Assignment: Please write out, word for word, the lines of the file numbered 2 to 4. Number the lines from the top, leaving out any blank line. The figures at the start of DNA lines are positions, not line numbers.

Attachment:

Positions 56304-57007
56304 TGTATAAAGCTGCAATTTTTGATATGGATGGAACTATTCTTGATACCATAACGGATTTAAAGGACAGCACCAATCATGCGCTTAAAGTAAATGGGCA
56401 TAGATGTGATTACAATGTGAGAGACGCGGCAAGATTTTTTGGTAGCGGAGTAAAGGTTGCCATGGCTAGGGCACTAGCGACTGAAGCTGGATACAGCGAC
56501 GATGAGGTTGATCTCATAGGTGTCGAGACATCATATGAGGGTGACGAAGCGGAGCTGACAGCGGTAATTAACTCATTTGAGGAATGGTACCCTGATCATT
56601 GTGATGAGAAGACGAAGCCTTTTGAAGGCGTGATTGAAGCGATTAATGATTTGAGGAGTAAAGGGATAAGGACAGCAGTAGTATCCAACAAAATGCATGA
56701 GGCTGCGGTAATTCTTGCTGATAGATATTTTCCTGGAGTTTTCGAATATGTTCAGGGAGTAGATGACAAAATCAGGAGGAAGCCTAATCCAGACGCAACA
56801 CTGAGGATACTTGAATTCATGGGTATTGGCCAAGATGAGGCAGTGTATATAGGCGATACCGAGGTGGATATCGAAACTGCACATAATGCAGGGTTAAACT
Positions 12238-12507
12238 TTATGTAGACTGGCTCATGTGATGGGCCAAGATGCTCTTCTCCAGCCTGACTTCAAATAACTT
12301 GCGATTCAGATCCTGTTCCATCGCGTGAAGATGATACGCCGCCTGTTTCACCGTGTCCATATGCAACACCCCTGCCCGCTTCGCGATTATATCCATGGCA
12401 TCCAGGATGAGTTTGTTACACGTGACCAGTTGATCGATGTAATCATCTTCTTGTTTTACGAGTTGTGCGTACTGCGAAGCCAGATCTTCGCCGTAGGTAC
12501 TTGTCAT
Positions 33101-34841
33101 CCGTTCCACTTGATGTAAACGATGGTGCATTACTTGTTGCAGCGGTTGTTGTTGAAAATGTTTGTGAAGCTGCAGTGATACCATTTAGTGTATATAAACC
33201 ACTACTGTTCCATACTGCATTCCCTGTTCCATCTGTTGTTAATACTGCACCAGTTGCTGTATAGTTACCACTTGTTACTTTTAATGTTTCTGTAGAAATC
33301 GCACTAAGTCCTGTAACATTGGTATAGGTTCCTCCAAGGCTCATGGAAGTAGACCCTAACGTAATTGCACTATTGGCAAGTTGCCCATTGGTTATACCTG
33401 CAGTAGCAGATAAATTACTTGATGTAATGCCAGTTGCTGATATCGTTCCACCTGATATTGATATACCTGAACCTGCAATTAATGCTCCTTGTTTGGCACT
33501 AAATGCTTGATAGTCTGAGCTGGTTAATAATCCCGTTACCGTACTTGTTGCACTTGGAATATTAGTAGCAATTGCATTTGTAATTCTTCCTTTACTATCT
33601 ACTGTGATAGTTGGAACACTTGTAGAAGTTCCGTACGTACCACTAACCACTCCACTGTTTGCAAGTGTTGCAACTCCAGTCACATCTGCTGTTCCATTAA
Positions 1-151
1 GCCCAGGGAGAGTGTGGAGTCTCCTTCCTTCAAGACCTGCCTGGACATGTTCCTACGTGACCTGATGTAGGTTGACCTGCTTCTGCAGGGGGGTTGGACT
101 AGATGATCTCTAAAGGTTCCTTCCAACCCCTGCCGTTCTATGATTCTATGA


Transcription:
56304 TGTATAAAGCTGCAATTTTTGATATGGATGGAACTATTCTTGATACCATAACGGATTTAAAGGACAGCACCAATCATGCGCTTAAAGTAAATGGGCA
56401 TAGATGTGATTACAATGTGAGAGACGCGGCAAGATTTTTTGGTAGCGGAGTAAAGGTTGCCATGGCTAGGGCACTAGCGACTGAAGCTGGATACAGCGAC
56501 GATGAGGTTGATCTCATAGGTGTCGAGACATCATATGAGGGTGACGAAGCGGAGCTGACAGCGGTAATTAACTCATTTGAGGAATGGTACCCTGATCATT